Priscilla Scott-Ellis

Priscilla Scott-Ellis

Priscilla Scott-Ellis, the daughter of the 8th Lord Howard de Walden, on 15th November 1916. One of six children, Priscilla was brought up in Belgrave Square and at Chirk Castle. In 1932 she was sent to Benenden School and in autumn 1933 to a finishing school in Paris.

On the outbreak of the Spanish Civil War Scott-Ellis supported the Nationalist Army fighting the Popular Front government. Saddened by the death of a Spanish aristocratic friend in Franco's airforce, she volunteered her services to the fascists in Spain. According to Mark Pottle: "In March 1937 Pip learned that her near-contemporary, Gabriel Herbert, the daughter of Aubrey Herbert, the diplomat, had volunteered to nurse for the nationalist side. Pip determined to follow her example. Her motivation was not primarily ideological, although she shared the monarchist and anti-communist sentiments of her Spanish friends."

After completing a First Aid course she arrived in Jerez de la Frontera in October 1937. She now underwent further training until being sent to the front-line at Teruel on 28th January 1938. From March until July 1938 her unit followed the nationalist Aragón offensive. She wrote in her diary: "I did not feel sick at all, but afterwards when I left the hospital I kept seeing wounds all the time and hearing the screams of agony … I understand now why nurses are so often hard and inhuman."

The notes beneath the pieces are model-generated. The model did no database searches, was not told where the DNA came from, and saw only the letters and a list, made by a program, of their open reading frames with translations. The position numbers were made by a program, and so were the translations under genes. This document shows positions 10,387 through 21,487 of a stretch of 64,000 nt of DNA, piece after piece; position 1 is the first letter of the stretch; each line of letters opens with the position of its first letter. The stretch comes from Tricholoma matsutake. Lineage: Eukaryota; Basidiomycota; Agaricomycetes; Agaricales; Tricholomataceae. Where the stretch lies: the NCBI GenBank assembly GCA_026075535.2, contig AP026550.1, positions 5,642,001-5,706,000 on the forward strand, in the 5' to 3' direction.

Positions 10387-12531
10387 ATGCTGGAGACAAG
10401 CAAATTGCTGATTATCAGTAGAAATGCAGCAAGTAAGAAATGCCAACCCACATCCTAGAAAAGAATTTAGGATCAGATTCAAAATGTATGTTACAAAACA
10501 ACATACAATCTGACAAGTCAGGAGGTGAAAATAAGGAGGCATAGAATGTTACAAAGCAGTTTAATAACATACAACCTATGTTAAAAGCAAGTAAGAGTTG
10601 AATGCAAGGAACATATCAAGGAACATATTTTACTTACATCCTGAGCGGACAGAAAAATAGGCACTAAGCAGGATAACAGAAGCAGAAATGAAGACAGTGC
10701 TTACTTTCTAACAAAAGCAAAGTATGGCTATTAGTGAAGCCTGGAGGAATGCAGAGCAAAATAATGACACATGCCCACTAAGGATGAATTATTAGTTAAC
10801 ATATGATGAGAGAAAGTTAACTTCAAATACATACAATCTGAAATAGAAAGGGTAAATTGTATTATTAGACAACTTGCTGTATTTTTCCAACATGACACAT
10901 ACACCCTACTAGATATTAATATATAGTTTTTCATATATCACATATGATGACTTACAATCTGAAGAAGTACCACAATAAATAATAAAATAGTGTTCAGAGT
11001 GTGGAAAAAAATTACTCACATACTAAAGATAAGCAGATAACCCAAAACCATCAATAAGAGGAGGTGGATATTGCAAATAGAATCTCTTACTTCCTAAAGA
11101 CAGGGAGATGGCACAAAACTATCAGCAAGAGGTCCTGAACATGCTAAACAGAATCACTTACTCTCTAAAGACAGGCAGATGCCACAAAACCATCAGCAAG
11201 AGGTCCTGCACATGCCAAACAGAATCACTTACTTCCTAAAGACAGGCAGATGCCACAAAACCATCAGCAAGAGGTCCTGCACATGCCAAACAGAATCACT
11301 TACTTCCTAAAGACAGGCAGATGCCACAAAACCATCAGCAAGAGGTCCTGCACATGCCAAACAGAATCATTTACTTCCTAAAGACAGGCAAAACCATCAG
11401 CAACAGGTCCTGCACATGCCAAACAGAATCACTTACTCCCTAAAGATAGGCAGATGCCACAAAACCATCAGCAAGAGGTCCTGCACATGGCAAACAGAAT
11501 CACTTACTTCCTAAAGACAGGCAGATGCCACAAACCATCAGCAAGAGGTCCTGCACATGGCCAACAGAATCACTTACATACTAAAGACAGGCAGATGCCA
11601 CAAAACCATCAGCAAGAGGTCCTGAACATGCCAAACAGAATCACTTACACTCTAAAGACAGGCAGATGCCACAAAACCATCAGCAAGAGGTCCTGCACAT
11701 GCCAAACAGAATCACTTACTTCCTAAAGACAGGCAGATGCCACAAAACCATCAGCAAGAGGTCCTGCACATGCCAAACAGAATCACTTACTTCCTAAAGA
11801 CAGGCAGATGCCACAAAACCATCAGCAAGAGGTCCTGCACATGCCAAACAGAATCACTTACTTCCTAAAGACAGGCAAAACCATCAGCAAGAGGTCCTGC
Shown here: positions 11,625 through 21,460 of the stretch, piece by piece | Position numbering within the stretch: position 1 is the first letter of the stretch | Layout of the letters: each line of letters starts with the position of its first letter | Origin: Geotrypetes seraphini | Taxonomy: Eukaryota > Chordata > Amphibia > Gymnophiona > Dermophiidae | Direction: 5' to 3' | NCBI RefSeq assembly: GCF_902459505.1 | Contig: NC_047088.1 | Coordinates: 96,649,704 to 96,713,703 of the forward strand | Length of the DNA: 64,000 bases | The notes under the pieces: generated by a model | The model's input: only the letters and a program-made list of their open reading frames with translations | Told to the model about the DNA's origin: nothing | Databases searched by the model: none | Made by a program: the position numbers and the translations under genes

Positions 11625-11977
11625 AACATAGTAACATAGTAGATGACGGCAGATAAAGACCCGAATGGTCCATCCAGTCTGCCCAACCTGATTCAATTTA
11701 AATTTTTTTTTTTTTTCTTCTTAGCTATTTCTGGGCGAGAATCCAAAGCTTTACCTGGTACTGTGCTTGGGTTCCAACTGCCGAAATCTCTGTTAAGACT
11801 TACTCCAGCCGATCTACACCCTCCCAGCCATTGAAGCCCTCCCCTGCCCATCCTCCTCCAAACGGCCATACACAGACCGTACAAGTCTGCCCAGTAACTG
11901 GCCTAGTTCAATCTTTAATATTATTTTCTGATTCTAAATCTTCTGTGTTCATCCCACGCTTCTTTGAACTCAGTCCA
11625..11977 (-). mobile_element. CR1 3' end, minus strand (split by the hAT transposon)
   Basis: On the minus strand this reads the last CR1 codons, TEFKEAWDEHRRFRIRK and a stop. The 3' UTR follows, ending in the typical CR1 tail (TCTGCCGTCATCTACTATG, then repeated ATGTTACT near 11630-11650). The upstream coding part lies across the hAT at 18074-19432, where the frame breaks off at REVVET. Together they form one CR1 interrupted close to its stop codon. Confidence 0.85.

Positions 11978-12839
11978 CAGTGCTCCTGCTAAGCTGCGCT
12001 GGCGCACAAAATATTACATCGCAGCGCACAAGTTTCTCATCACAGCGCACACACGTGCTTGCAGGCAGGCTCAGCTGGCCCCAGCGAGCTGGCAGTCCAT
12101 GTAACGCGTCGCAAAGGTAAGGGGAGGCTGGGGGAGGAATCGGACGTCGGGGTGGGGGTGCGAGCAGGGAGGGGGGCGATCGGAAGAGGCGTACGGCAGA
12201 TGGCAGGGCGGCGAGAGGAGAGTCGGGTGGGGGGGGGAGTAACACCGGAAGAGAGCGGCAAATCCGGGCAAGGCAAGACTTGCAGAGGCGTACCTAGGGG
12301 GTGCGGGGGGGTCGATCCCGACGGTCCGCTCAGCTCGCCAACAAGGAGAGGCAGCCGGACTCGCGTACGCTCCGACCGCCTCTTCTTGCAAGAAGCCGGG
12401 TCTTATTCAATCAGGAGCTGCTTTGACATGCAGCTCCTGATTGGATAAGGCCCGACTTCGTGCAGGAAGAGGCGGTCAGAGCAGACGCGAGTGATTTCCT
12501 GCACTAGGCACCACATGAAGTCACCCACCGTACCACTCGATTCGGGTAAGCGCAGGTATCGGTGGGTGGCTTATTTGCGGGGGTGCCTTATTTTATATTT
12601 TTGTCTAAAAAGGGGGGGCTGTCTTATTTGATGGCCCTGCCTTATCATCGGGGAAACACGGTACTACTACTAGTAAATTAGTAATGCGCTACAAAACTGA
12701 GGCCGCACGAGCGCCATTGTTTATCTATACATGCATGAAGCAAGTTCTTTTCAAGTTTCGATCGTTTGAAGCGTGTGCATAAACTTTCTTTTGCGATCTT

Scott-Ellis was amazed at the lack of sterile precautions she witnessed when posted to a surgical unit. Scott-Ellis wrote in her diary: "I was absolutely horrified at the dirtiness of the doctor. His ideas of antisepsis were very shaky and it gives me the creeps to see the casual way they pick up sterilised compresses with their fingers etc. I am not surprised that so many of the wounds get infected."

After the victory of General Francisco Franco she returned to London. She began editing her diary for publication but the outbreak of the Second World War brought an end to what would have been considered a pro-fascist book. Scott-Ellis joined a field hospital in northern France, which was evacuated via Dunkirk in June. She worked for a hospital for Polish soldiers in Scotland before moving to Spain where she was employed by the British Consulate in Barcelona. Scott-Ellis married Jose Luis de Vilallonga in 1945.

Scott-Ellis lived in Argentina with her husband and two children. After their divorce in 1972 she married Ian Hanson, a young opera singer. They settled in Los Angeles, where a disastrous land investment wiped out her savings. She died there of lung cancer on 8 March 1983. Hanson died two years later, an early casualty of the AIDS epidemic. Her Spanish Civil War diary, The Chances of Death, was eventually published in 1995.